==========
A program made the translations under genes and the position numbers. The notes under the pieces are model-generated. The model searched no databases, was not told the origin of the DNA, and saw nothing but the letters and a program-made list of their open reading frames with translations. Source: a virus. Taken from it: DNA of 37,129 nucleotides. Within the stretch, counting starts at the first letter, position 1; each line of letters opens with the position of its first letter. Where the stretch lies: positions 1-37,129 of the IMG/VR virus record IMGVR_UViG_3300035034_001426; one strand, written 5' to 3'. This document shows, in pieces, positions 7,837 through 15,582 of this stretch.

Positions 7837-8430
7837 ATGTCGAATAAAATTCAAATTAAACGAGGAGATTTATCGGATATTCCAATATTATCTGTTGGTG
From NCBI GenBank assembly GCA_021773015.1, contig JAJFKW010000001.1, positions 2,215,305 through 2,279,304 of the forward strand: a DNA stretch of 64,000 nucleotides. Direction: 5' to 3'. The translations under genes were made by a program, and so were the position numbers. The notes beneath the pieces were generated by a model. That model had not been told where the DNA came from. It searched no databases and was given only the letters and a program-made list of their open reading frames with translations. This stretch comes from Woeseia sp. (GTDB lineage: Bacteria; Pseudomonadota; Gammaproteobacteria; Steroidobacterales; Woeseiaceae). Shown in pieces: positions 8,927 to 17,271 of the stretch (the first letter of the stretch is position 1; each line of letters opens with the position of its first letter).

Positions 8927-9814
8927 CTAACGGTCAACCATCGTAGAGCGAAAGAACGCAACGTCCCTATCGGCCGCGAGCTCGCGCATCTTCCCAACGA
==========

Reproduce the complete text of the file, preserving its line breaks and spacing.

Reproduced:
A program made the translations under genes and the position numbers. The notes under the pieces are model-generated. The model searched no databases, was not told the origin of the DNA, and saw nothing but the letters and a program-made list of their open reading frames with translations. Source: a virus. Taken from it: DNA of 37,129 nucleotides. Within the stretch, counting starts at the first letter, position 1; each line of letters opens with the position of its first letter. Where the stretch lies: positions 1-37,129 of the IMG/VR virus record IMGVR_UViG_3300035034_001426; one strand, written 5' to 3'. This document shows, in pieces, positions 7,837 through 15,582 of this stretch.

Positions 7837-8430
7837 ATGTCGAATAAAATTCAAATTAAACGAGGAGATTTATCGGATATTCCAATATTATCTGTTGGTG
From NCBI GenBank assembly GCA_021773015.1, contig JAJFKW010000001.1, positions 2,215,305 through 2,279,304 of the forward strand: a DNA stretch of 64,000 nucleotides. Direction: 5' to 3'. The translations under genes were made by a program, and so were the position numbers. The notes beneath the pieces were generated by a model. That model had not been told where the DNA came from. It searched no databases and was given only the letters and a program-made list of their open reading frames with translations. This stretch comes from Woeseia sp. (GTDB lineage: Bacteria; Pseudomonadota; Gammaproteobacteria; Steroidobacterales; Woeseiaceae). Shown in pieces: positions 8,927 to 17,271 of the stretch (the first letter of the stretch is position 1; each line of letters opens with the position of its first letter).

Positions 8927-9814
8927 CTAACGGTCAACCATCGTAGAGCGAAAGAACGCAACGTCCCTATCGGCCGCGAGCTCGCGCATCTTCCCAACGA